October 13, 2005 in Sports

Bruins can sit tight with Lewis

By The Spokesman-Review
 
Photo courtesy of UCLA photo

The play of 2004 Mackey Award finalist Marcedes Lewis has carried undefeated UCLA to big wins over Oklahoma and California.
(Full-size photo)

Washington State University fans may not have a strong recollection of Marcedes Lewis from last year’s game in the Rose Bowl.

The UCLA tight end injured his tailbone in the second quarter of that November contest last year, sparing the Cougars from having to defend him. But rest assured, even if the injury has made Lewis somewhat unfamiliar to some Cougars, Lewis is familiar with them.

“For seniors, we haven’t beaten Washington State yet,” Lewis said. “This is going to be a big game all the way around.”

To the rest of the Pacific-10 Conference, Lewis is generally known as the best tight end around. A finalist for the Mackey Award – given to the nation’s best tight end – in 2004, Lewis is his team’s leading receiver through five games with 23 receptions. (Last year’s 32 is a career high.)

But catching passes has never been much of a problem for Lewis, who is already the top receiver in UCLA history at his position. What has made him better this year, his coaches say, is the extension of that success into other phases of the Bruins offensive plan.

“He’s realizing he doesn’t have to catch passes to have an impact on the game,” UCLA tight end coach Jon Embree said. “The passing game, that’s always been a strength of his. But what he does now, he doesn’t really have any weaknesses.

“I think he’s the best complete tight end in the country.”

Opponents agree that Lewis’ maturation is obvious.

“He was a tall, skinny kid a couple years ago,” WSU head coach Bill Doba said. “And now he’s a tall, physical specimen. He’s 255 pounds.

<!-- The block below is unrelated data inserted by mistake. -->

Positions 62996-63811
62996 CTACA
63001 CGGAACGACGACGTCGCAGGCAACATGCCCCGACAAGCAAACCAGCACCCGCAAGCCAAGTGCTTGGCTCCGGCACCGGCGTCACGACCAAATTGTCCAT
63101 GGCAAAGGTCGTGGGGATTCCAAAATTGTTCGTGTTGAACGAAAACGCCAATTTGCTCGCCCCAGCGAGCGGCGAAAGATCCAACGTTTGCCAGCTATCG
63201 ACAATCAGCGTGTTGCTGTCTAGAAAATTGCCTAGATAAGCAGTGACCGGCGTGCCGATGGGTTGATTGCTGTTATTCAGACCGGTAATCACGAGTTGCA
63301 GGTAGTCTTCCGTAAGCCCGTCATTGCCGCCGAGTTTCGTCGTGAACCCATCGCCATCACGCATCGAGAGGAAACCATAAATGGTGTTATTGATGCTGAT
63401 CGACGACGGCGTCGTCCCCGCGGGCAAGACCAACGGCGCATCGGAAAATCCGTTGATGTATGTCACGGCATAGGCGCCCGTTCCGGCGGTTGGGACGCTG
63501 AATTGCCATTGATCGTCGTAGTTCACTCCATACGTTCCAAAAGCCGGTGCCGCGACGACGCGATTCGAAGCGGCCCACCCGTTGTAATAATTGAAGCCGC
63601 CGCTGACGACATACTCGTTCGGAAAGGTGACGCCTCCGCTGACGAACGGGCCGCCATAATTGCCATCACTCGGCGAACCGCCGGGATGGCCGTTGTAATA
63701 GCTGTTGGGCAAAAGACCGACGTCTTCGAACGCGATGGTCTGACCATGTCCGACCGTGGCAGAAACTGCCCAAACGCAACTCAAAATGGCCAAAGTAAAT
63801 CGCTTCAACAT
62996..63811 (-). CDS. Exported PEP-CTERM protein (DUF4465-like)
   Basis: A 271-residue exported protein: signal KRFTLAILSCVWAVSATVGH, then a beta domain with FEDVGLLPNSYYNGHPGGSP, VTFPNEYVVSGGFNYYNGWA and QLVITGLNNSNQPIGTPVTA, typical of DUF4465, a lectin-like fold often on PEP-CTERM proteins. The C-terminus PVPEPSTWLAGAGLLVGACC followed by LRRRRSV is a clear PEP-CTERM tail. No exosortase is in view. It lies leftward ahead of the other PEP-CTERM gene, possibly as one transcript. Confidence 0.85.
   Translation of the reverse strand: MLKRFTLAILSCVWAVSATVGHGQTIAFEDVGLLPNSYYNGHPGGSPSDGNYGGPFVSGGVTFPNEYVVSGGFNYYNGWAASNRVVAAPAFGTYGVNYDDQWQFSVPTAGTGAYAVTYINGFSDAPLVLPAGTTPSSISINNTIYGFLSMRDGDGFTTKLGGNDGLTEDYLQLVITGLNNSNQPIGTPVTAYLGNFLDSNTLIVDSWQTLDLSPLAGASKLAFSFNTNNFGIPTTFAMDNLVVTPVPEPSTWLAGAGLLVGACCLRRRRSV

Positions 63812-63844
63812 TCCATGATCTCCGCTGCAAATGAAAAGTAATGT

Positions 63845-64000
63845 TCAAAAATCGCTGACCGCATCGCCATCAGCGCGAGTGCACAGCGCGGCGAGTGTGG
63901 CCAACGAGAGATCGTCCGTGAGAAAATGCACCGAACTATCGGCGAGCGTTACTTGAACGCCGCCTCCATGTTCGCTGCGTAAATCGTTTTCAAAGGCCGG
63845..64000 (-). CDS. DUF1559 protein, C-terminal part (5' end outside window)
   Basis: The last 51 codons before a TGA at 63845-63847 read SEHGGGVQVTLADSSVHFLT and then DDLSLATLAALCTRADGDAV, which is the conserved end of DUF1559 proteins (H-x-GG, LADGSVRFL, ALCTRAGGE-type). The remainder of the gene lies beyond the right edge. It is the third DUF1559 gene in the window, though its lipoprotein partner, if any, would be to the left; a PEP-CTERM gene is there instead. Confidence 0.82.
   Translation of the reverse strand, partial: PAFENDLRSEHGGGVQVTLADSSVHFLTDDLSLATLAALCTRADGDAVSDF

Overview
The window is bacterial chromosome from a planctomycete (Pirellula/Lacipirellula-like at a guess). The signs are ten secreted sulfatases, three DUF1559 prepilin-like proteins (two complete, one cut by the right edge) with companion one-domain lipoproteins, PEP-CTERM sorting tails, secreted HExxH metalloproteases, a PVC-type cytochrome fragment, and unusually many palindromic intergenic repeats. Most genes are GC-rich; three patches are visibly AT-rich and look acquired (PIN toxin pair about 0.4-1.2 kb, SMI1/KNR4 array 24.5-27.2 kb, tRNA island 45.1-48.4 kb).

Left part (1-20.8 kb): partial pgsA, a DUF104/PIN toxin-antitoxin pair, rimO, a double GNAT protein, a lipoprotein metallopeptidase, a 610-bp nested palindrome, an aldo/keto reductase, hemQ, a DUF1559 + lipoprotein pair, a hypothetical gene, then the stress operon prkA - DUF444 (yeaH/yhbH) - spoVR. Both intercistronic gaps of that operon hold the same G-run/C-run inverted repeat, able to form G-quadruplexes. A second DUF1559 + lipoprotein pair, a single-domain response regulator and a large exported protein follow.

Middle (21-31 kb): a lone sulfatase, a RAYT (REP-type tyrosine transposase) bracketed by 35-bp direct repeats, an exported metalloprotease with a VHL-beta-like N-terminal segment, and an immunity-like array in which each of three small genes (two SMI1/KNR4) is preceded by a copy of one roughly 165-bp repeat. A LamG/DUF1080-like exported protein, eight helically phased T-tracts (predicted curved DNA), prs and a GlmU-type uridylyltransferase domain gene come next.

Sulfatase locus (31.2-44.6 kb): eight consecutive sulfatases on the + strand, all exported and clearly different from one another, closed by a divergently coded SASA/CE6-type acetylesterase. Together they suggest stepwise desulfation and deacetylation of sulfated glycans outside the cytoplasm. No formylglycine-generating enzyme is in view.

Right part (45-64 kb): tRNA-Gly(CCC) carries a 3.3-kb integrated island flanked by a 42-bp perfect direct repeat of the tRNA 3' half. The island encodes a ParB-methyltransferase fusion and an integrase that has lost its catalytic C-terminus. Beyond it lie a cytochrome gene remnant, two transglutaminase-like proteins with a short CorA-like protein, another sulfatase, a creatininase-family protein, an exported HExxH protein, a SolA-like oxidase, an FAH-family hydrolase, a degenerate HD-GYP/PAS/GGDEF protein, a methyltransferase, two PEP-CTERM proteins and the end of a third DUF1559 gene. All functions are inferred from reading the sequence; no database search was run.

“He’s got to be one of the best.”

It’s likely that Lewis’ maturation this season is a big reason why the Bruins have apparently matured in 2005.

Recently considered a team that would show flashes of brilliance only to fold at all the wrong times – bowl losses to Wyoming and Fresno State in the last two years, for instance – had many wondering in the preseason if the Bruins would amount to anything.

But an early win against Oklahoma gave some credence to UCLA, and last week’s 47-40 comeback win against California pushed the Bruins to 5-0 and No. 12 in the nation.

This will be just the second road game of the season for UCLA, and would appear to be just the type of game that the Bruins would struggle in were this 2003 or 2004.

Lewis said this team is different.

“We know what it feels like to lose and be on the downside,” he said. “We’re winning games now and handling it like champions. It’s a great feeling, playing every game like it’s your last. Whether we’re 12th or 112th, we’re going to play like there’s no tomorrow.”

For WSU on Saturday, a team that appears to be playing to keep hope alive for this season, finding the senior and figuring out how to stop him – injury aside – is going to be a major concern.

“When we move him around and do things with him it makes people decide if they want to double him and how. It affects run support sometimes,” Embree said. “He’s understanding how he fits in the scheme of things on every play. He’s more comfortable with the offense, just kind of figuring everything out.”


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